Ontogenetic insights into the significance of mandibular corpus shape variation in hominoids: Developmental covariation between M2 crypt formation and corpus shape

M. K. Pitirri, David Begun

Research output: Contribution to journalArticle

Abstract

Objectives: Here, we quantify and compare the cross-sectional shape of the mandibular corpus between M1 and M2 during growth in Pan paniscus, Pan troglodytes, and Pongo pygmaeus. The goal is to assess the hypothesis that the shape of the corpus is influenced by the development of permanent molars in their crypts, by examining ontogenetic changes in corpus shape and investigating covariation between corpus shape and M2 and M3 molar crypt forms. Materials and Methods: Ontogenetic changes in mandibular corpus shape were assessed using landmarks and semilandmarks, and measurements of length, width, and height were used to quantify molar crypts (M2 and M3). Ontogenetic changes in corpus growth from the eruption of M1 to the eruption of M3 were evaluated for each species through generalized Procrustes analysis and principal components analysis in shape–space and form–space. The relationship between corpus shape and molar crypt form was investigated at three different developmental stages using two-block partial least squares (2B-PLS) analysis. Results: The results show clear differences in growth patterns among all three species and provide evidence that species-level differences in mandibular corpus growth occur prior to the emergence of M1. The results of the 2B-PLS analysis reveal that significant covariance between corpus shape and molar crypt form is limited to the developmental stage marked by the emergence of M1, with covariance between corpus shape and M2 crypt width. Corpora that are relatively narrower in the inferior portion of the cross section covary with relatively narrower M2 crypts. Conclusions: These results have important implications for understanding the taxonomic and phylogenetic significance of mandibular corpus shape variation in the hominoid fossil record.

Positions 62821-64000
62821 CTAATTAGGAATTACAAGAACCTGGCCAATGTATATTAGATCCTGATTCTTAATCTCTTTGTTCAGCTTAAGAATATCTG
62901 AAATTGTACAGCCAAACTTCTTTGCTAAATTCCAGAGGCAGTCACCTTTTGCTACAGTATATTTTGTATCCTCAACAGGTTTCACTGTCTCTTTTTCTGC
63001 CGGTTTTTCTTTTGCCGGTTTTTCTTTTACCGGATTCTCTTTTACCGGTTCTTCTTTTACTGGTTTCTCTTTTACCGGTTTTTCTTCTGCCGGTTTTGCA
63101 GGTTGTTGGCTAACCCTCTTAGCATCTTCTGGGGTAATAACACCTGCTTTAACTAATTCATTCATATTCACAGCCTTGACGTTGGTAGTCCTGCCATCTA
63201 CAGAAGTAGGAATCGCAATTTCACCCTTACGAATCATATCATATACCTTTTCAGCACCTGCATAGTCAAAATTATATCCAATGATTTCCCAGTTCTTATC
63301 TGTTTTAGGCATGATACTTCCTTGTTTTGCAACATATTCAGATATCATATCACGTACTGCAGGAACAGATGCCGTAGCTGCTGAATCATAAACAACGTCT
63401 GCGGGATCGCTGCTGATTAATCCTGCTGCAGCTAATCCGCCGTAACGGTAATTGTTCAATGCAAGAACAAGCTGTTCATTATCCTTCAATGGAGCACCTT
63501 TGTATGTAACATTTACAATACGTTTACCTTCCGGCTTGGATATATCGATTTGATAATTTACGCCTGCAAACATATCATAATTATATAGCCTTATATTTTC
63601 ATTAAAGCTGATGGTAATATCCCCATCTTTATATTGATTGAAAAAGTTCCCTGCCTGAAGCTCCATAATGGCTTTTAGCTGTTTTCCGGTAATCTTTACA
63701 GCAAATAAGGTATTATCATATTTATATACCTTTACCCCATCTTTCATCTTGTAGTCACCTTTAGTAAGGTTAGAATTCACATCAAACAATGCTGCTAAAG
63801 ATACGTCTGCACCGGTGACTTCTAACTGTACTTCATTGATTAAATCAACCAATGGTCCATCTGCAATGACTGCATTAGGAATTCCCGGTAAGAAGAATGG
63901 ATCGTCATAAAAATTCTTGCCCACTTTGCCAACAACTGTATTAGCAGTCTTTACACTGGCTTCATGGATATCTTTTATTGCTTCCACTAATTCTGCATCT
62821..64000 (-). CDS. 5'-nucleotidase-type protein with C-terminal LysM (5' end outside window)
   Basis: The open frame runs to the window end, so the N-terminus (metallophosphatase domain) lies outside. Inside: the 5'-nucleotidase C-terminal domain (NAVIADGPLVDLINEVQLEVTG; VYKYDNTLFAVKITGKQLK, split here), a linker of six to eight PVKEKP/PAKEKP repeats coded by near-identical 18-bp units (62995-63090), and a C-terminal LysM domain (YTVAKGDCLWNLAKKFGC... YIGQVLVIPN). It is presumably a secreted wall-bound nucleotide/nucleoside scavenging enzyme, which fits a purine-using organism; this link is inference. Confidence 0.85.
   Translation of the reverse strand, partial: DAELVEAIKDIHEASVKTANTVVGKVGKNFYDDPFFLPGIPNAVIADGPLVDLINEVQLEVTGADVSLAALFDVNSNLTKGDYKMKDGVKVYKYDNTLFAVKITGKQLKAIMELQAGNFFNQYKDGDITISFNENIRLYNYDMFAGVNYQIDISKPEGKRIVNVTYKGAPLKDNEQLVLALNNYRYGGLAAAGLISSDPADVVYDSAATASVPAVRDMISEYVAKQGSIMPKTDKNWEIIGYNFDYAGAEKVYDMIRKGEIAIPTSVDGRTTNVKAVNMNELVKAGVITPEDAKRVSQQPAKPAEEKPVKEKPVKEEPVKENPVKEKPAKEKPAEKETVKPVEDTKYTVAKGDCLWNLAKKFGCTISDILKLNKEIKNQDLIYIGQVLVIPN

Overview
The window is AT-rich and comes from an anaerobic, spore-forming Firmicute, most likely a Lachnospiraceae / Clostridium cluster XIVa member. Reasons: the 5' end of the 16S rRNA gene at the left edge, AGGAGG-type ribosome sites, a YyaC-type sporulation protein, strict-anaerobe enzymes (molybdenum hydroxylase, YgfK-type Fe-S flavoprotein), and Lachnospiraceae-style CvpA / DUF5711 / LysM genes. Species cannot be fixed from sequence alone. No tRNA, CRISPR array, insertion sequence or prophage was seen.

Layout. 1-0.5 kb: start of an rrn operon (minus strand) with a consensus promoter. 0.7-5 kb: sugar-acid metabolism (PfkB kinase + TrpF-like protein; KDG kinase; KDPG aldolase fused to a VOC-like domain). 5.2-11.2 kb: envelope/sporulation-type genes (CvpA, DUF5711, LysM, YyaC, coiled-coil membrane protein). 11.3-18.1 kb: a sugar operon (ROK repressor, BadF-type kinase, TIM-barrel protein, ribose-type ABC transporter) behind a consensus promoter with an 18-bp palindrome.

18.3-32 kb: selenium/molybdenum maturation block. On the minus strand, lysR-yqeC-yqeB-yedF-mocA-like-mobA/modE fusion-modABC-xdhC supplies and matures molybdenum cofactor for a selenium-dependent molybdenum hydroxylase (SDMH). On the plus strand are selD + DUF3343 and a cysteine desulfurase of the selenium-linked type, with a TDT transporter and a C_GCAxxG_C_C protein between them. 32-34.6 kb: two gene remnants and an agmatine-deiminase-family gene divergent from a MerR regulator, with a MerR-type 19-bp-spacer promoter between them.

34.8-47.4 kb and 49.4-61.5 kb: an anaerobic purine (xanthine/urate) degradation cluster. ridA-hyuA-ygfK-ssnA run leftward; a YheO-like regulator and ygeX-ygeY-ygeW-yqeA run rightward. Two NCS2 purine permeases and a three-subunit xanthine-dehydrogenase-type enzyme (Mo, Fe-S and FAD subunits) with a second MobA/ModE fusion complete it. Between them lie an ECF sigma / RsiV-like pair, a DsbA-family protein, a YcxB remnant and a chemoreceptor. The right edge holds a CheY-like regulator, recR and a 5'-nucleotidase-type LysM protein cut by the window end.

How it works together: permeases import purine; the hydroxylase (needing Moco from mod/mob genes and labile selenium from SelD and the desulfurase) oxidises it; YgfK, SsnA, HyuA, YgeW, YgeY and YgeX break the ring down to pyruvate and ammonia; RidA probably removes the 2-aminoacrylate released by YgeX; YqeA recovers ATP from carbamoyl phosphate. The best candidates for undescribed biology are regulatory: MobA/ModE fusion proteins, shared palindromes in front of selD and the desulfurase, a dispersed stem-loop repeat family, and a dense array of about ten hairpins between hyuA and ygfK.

Original languageEnglish (US)
Pages (from-to)76-88
Number of pages13
JournalAmerican Journal of Physical Anthropology
Volume171
Issue number1
DOIs
StatePublished - Jan 1 2020

All Science Journal Classification (ASJC) codes

  • Anatomy
  • Anthropology

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